Debate needed for South Australian prosperity

Thursday, 23 June 2005

Is South Australia on target to achieve sustained economic and social prosperity?

A new book edited by leading University of Adelaide social researcher John Spoehr, and to be launched today (Thursday) by State Minister for Employment, Training and Further Education the Hon. Stephanie Key, will address this and other critical questions facing this State.

State of South Australia is the first and most comprehensive review of the myriad economic, social, cultural and environmental attributes that affect the shape, structure and policies of South Australia.

The book was devised two years ago by Associate Professor John Spoehr, Executive Director of the Australian Institute for Social Research which is based at the University of Adelaide, to counter a glaring lack of access to good, accessible research that was relevant to South Australian public policy.

Consequently, it now serves as a crucial companion to South Australia's Strategic Plan, released by the Rann Government in July 2004.

"It's the How-To manual that never came with South Australia's Strategic Plan," Associate Professor Spoehr says.

"The Strategic Plan is a valuable document for identifying worthy targets but it will require a lot more rigorous policy debate and activity to realise some of the plan's grander objectives, or to address policy shortcomings that are not adequately covered."

Associate Professor Spoehr is concerned by an alarming lack of debate about shaping public policy in the wake of the Strategic Plan's release - and that its key tenants have not been exposed to sufficient critique.

"The test of a democracy is robust political debate - and at present there is not enough in South Australia," he says.

State of South Australia is designed to fill this void - a reference journal that speaks equally to the media, students, bureaucrats, business leaders, academics and the general public. Associate Professor Spoehr said the 20 contributing writers focus on 16 areas of social, economic and cultural policy in the book with thorough analysis, researched data and forthright conclusions. Key findings include:

Economic Outlook - South Australia is enjoying a period of economic prosperity not seen since the immediate post-war economic boom but it must sustain strong growth to help reverse SA's declining share of national economic output. Securing the $6 billion Air Warfare Destroyer contract and the expansion of mining at Roxby Downs make a vital contribution to this challenge but more will be needed to counter the threat of key manufacturing facilities leaving for the low cost production zones now flourishing in China and India.

Employment - Despite a record low unemployment rate and strong employment growth policy makers must not lose sight of the need to reduce long-term unemployment, "underemployment" and "precarious" part-time and casual employment. SA must sustain significant growth in full-time employment to attract and retain a strong, skilled workforce in this state. Skill shortages arising from the ageing of the workforce threaten lower productivity and economic growth.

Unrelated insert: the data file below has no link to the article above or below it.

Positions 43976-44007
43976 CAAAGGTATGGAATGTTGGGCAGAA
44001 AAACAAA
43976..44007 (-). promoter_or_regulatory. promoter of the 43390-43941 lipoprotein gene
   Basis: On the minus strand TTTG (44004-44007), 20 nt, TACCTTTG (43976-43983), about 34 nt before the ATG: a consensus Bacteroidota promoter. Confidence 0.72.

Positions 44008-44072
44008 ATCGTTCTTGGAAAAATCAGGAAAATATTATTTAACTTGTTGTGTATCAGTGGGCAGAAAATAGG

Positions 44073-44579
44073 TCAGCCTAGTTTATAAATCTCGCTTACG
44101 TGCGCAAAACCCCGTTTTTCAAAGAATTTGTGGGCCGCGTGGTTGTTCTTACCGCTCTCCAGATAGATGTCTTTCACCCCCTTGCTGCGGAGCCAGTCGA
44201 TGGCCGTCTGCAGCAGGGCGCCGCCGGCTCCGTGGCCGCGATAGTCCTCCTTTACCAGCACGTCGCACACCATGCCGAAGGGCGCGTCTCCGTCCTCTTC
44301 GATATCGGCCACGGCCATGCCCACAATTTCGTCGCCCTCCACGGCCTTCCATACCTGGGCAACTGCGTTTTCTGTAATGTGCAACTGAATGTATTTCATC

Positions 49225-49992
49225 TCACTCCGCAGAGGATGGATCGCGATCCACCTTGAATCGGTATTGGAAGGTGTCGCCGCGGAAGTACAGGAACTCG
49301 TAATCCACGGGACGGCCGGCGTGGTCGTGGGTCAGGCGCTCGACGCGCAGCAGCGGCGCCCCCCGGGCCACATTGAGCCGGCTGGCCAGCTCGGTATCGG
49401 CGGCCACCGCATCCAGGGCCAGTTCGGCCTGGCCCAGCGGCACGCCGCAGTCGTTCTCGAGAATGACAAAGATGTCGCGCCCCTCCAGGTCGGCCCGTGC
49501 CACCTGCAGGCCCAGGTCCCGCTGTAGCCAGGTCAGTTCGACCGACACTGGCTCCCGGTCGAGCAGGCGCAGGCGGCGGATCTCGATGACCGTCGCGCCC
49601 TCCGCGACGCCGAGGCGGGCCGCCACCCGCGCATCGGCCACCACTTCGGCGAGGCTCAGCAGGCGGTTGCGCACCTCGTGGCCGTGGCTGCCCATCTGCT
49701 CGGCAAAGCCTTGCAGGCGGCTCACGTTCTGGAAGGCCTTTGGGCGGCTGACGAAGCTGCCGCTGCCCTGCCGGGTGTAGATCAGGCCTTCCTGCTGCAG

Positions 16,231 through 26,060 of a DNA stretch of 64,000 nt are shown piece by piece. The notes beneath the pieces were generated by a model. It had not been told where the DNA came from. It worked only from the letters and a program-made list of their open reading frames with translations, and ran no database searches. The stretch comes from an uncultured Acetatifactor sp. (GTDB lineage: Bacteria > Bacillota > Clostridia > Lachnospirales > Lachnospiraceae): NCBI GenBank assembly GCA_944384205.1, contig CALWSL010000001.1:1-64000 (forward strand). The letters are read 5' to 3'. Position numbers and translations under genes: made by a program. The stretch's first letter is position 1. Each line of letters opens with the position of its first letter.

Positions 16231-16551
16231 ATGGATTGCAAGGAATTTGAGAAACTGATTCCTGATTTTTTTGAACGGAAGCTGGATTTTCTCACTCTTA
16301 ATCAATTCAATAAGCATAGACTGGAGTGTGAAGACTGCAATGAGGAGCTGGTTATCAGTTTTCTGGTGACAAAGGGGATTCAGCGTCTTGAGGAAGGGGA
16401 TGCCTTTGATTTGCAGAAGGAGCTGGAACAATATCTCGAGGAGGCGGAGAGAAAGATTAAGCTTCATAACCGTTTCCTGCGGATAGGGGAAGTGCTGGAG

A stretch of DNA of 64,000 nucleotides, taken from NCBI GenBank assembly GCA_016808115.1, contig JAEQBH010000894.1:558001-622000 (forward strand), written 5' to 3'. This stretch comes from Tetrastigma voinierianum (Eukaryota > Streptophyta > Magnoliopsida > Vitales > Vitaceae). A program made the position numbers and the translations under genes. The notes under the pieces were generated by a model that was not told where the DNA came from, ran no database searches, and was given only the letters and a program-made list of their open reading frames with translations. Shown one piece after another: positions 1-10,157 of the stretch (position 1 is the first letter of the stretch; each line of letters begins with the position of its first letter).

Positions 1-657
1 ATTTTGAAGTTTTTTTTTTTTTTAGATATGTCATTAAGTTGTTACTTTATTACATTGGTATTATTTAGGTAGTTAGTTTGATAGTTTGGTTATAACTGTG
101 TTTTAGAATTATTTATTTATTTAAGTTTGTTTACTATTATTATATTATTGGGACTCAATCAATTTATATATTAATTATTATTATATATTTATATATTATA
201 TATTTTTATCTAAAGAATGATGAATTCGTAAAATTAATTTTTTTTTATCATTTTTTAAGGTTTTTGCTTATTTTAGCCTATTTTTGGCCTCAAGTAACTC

Indigenous Inequality - One of SA's greatest social policy challenges, with critical problems that are widespread and dramatic; life expectancy of 20 years less than non-Indigenous Australians, poor school retention rates and subsequent lack of education, chronic unemployment and associated social problems stemming from poverty, from crime and drug use to homelessness.

Population - Beyond the call for population growth is a critical need for SA to manage the impact of our increasing elderly population, and especially its impact on the workforce.

Health - The need for a radical overhaul of SA's health system, beyond simply focusing on illness, to the wellbeing of the whole community, and investing in the prevention of illness and injury.

Professor Spoehr and Wakefield Press have made a commitment to review and update State of South Australia every two years - for it to remain a critical and current independent assessment of elements that affect the State of South Australia. Between publications, fresh statistical date of relevance will also be available be posted regularly on the Australian Institute for Social Research website.

The book is being launched at the State of South Australia Conference, in the National Wine Centre, North Tce, Adelaide, from 9am to 12.30pm, today (Thursday June 23). Copies of the book will be available from leading booksellers for $29.95.

 

Contact Details

Associate Professor John Spoehr
Email: john.spoehr@adelaide.edu.au
Website: http://www.adelaide.edu.au/wiser/
Executive Director
Australian Workplace & Social Innovation Centre
The University of Adelaide
Business: +61 8 8313 3730
Mobile: 0418 805 594


Rosslyn Cox
Email: rosslyn.cox@adelaide.edu.au
Website: http://www.dunstan.org.au/
Business and Development Manager
Don Dunstan Foundation
Business: +61 8 8313 6246
Mobile: 0422 953 971


Ms Robyn Mills
Email: robyn.mills@adelaide.edu.au
Media and Communications Officer
The University of Adelaide
Business: +61 8 8313 6341
Mobile: +61 410 689 084


Mr David Ellis
Email: david.ellis@adelaide.edu.au
Website: http://www.adelaide.edu.au/news/
Media and Communications Officer
External Relations
The University of Adelaide
Business: +61 8 8313 5414
Mobile: +61 (0)421 612 762